By ATUL ANEJA
The outreach is in line with China’s revamped approach towards India’s other neighbours
China has signalled its intent to establish diplomatic ties with Bhutan, adding another dimension to its evolving South Asia policy, which has already included a deeper engagement with Nepal, as part of Beijing’s One Belt One Road (OBOR) initiative.
Soon after his return from New Delhi, Chinese Foreign Minister Wang Yi met with visiting Bhutanese counterpart Damcho Dorji on Monday. Xinhua news agency paraphrased Mr. Wang’s remarks as saying that “the early establishment of diplomatic relations between China and Bhutan confirms the common interests of countries, benefiting regional stability and development”.
Chinese scholars, however, caution that given India’s unrivalled influence in Thimpu, China’s diplomatic ties with Bhutan can only be established with New Delhi’s concurrence. “If it happens, it would mean that the trust level between China and India has risen appreciably,” says Long Xingchun, Director of Center of India Studies, China West Normal University, in a conversation with The Hindu.
China’s diplomatic outreach to Bhutan converged with the arrival in Beijing of Krishna Bahadur Mahara, Nepal’s Deputy Prime Minister for Finance, as the special envoy of the newly appointed Prime Minister Pushpa Kamal Dahal, popularly known as Prachanda.
Analysts say the arrival of Mr. Mahara will test Nepal’s policy of dual engagement—balancing ties with Beijing and New Delhi. Mr. Mahara’s visit precedes the proposed outing to India by Bimelandra Nidhi, a Deputy Prime Minister for Home Affairs, also as the Nepali Prime Minister’s special envoy.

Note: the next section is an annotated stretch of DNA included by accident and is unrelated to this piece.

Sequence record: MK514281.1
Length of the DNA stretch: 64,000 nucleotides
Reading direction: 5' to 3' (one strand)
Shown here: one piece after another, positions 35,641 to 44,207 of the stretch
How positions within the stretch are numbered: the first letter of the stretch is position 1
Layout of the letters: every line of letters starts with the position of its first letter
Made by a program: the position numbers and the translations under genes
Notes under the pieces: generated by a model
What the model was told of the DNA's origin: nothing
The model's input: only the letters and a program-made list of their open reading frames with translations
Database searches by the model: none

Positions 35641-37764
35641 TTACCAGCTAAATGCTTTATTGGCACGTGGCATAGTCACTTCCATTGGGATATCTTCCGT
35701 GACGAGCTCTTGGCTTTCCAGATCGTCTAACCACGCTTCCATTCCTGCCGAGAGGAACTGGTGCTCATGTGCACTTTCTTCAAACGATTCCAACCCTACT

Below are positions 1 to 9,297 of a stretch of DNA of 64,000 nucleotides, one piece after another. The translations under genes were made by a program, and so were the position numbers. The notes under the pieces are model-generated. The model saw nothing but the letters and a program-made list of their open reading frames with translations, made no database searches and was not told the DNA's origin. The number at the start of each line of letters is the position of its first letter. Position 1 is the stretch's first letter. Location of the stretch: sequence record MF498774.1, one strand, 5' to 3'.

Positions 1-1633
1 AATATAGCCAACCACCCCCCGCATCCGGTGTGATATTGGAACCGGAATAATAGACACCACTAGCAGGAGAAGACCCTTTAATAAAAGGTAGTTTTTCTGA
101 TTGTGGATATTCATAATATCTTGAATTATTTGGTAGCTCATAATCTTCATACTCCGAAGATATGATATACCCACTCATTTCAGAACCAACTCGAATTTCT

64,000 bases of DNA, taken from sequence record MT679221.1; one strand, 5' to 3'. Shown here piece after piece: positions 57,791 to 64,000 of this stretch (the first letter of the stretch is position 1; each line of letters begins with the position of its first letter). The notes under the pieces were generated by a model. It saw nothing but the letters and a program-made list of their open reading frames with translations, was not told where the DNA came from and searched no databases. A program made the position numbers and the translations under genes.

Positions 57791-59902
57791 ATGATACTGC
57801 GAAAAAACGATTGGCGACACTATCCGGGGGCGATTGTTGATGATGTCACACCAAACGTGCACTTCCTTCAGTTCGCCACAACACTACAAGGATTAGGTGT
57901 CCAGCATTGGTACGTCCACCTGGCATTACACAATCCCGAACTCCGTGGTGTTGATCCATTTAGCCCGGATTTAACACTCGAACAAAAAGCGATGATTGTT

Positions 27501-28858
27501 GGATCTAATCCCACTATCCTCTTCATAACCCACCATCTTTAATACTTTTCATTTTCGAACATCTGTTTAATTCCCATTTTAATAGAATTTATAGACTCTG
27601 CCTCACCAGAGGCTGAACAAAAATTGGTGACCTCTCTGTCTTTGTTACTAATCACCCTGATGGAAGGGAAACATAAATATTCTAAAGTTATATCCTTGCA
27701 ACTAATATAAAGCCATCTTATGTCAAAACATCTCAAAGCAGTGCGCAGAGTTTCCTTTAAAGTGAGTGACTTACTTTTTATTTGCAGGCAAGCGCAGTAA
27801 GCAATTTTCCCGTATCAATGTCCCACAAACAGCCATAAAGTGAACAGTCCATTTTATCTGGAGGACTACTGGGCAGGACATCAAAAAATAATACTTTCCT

The symbolism of balancing ties is also likely to be expressed through an invitation to President Pranab Mukherjee for a visit to Nepal.
Ahead of his arrival, Mr. Mahara, who belongs to the CPN (Maoist Centre) party, underscored that Nepal was seeking a “balanced relationship” with China and India. “We want to have cordial and balanced relationship with both of our neighbouring countries. We expect goodwill and support from our neighbours in our socio-economic development, prosperity and political stability.”
Santosh Ghimire, foreign correspondent with the Kathmandu-based Annapurna Post, told The Hindu that “a consensus has now emerged among rival political parties on maintaining a balanced relationship with India and China”.
Mr. Mahara highlighted that there would be no disruption in the implementation of agreements signed with China by the previous government of K.P. Sharma Oli—an assurance that has soothed anxieties in Beijing. “This government will sincerely implement the bilateral deals on transit, connectivity, trade, commerce reached between the two countries during the erstwhile government. We want to take bilateral relationship to a new high by implementing those deals,” he observed.
In March, President Xi Jinping had proposed a harmonisation of Nepal’s reconstruction and development plan with China’s 13th five-year plan within the framework of the OBOR. The Chinese President said he visualised Nepal as “a bridge between China and India”.
In tune with China’s high-octane Asian diplomacy, the Chinese leadership is set to receive Myanmar’s State Counselor Aung San Suu Kyi in Beijing on Wednesday. The state-run Global Times has noted that ahead of the visit, Myanmar has appointed a special committee on the stalled China-backed Myitsone dam project.